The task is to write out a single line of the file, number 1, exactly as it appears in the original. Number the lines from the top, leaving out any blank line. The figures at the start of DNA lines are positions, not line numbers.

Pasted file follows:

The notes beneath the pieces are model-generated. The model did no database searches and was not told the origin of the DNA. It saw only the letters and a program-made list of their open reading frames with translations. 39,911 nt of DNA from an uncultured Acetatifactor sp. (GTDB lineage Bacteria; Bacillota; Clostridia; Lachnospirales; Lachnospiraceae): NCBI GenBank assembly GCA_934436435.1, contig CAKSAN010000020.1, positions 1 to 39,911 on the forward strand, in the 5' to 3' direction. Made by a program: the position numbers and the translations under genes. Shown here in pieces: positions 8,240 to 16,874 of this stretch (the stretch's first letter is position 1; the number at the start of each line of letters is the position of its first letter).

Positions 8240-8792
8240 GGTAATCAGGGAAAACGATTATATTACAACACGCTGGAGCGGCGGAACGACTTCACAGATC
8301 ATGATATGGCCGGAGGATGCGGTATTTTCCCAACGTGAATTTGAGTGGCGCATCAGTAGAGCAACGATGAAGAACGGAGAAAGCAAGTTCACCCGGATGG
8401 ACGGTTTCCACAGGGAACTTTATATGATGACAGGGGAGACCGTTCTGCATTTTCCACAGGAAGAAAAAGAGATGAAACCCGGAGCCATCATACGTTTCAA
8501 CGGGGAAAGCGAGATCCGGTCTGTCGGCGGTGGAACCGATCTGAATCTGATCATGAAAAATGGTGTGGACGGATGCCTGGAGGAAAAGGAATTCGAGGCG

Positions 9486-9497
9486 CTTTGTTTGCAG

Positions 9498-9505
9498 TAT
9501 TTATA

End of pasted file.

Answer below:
The notes beneath the pieces are model-generated. The model did no database searches and was not told the origin of the DNA. It saw only the letters and a program-made list of their open reading frames with translations. 39,911 nt of DNA from an uncultured Acetatifactor sp. (GTDB lineage Bacteria; Bacillota; Clostridia; Lachnospirales; Lachnospiraceae): NCBI GenBank assembly GCA_934436435.1, contig CAKSAN010000020.1, positions 1 to 39,911 on the forward strand, in the 5' to 3' direction. Made by a program: the position numbers and the translations under genes. Shown here in pieces: positions 8,240 to 16,874 of this stretch (the stretch's first letter is position 1; the number at the start of each line of letters is the position of its first letter).